Walk the student to the Personal Counseling, 0203 James Hall.

Bear in mind that a student need not be in crisis for you to refer him or her for counseling. A problem need not be overwhelming to have a negative impact on the student’s academic performance. Any problem that is affecting the student’s classroom behavior is sufficient reason.

Once referred to a counselor, an assessment will be done to determine whether the student can be seen on campus for crisis intervention or short-term counseling. If long-term counseling is necessary, the student will be referred to an appropriate treatment service (low-cost, if necessary).

Crisis Intervention

Students in crisis require prompt attention. A student who is violent, physically hurt, overly distraught, or enraged may be considered a student in crisis.

For assistance, notify the appropriate offices of the college: Personal Counseling (0203 James Hall, 718.951.5363), the Vice President for Student Affairs (2113 Boylan Hall, 718.951.5352), and Campus and Community Safety Services (0202 Ingersoll Hall, 718.951.5511, 5512). You may want to familiarize yourself with the locations of these offices in advance so that you will know where to go in an emergency situation.

Maintain control of the situation by staying in communication with the student. Be aware of your own tolerance limits. Monitor your own ability to stay calm. If you feel you are going to panic, get someone else quickly:

  • Notify your supervisor.
  • Notify Security—0202 Ingersoll Hall, 718.951.5511, 5512.
  • Contact Personal Counseling—0203 James Hall, 718.951.5363.

Overly Agitated or Enraged Student in Your Office

Students whose emotions have overwhelmed their capacity to act appropriately require time to ventilate their emotions before they can regain control. When you encounter such a person, try to do the following:

  • Allow the student to express his or her feelings and do not attempt to use logic to calm him or her down. A few supportive comments from you are adequate. (For more information on handling this type of situation, see the pamphlet “Preventing Violence,” available at the center.).
  • Do not ask too many questions but try to ascertain the facts of the student’s distress.
  • When the student has calmed down, make a referral as soon as possible. If the student has not regained control by the time help arrives, determine if you should step aside in favor of the people who have responded to your call for assistance.
  • If the student does not regain control while in your office, call Personal Counseling (0203 James Hall, 718.951.5363), the Vice President for Student Affairs (2113 Boylan Hall, 718.951.5352), or Security (0202 Ingersoll Hall, 718.951.5511, 5512) for help.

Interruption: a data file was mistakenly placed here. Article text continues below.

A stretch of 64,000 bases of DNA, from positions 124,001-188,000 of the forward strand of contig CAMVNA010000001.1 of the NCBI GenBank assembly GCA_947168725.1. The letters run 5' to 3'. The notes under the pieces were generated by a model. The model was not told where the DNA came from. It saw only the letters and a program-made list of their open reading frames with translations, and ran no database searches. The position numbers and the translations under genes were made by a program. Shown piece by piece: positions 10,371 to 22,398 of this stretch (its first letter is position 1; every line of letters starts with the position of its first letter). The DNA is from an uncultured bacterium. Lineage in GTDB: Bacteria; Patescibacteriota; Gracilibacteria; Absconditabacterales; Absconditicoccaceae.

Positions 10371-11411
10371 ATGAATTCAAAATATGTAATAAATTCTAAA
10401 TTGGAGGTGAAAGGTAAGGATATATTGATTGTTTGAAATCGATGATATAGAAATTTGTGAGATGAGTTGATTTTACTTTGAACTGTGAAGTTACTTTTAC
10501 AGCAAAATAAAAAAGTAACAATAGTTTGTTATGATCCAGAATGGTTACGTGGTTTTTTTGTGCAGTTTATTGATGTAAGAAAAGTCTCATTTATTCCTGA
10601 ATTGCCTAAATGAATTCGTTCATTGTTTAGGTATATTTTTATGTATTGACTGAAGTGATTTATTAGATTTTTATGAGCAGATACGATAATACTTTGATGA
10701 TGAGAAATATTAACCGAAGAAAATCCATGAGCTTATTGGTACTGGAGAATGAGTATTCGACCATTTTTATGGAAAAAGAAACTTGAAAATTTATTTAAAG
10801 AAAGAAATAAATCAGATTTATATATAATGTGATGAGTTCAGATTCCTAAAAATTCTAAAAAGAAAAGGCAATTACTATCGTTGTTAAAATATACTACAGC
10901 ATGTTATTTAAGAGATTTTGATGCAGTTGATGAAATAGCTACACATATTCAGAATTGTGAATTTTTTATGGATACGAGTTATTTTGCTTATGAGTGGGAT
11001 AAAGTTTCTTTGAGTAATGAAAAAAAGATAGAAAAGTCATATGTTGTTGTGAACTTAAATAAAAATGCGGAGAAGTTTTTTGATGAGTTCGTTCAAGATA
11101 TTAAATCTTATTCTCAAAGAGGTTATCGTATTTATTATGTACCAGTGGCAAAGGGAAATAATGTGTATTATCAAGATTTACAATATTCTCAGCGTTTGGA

• If there is any indication of danger, leave your office immediately. (Do not ignore your “gut” feeling.) Try to walk the student to Security (0202 Ingersoll Hall, 718.951.5511, 5512) or Personal Counseling (0203 James Hall, 718.951.5363). Suggest that you both go together.

Disruptive Behavior in the Classroom

A student’s disruptive behavior may be due to different causes. The student may be hostile and confrontational as a defense against his or her fear of failure. In this case the student regards the instructor as the obstacle to performing well. A second cause may be the student’s regressing to an earlier pattern of behavior as an (unconscious) attempt to alleviate his or her anxiety. Finally, the student’s disruptive remarks or movement in class may be a symptom of an underlying emotional disturbance which he or she can no longer manage as the demands on the student become too great.

It is important to determine what may be the cause of the student’s behavior. If you believe he or she is making you an “enemy” to deal with a fear of failure, it is necessary to reassure the student that you want him or her to do well, and that you know that being a student can be demanding. Should you conclude that the student is regressing under stress, remind him or her that you are willing to help while gently asking that the student accept the responsibility of behaving appropriately in class. If you decide that the student’s disruptive behavior is the result of a severe emotional disorder, escort the student to Personal Counseling (0203 James Hall, 718.951.5363) or Security (0202 Ingersoll Hall, 718.951.5511, 5512).

Here are some suggestions for escorting a disruptive student:

  • Ask the student to leave the class with you and take him or her to a place where it is quiet and there is protection for you. You might escort the student to the Personal Counseling Center (0203 James Hall, 718.951.5363) or Security (0202 Ingersoll Hall, 718.951.5511, 5512).
  • Choose your words carefully. Be supportive but firm. In asking the student to leave the class with you, you might say, “I need to ask you to come with me where we can talk.” Continue to speak in a calm and reassuring manner, saying, “I’m sure we can work this out,” or something similar.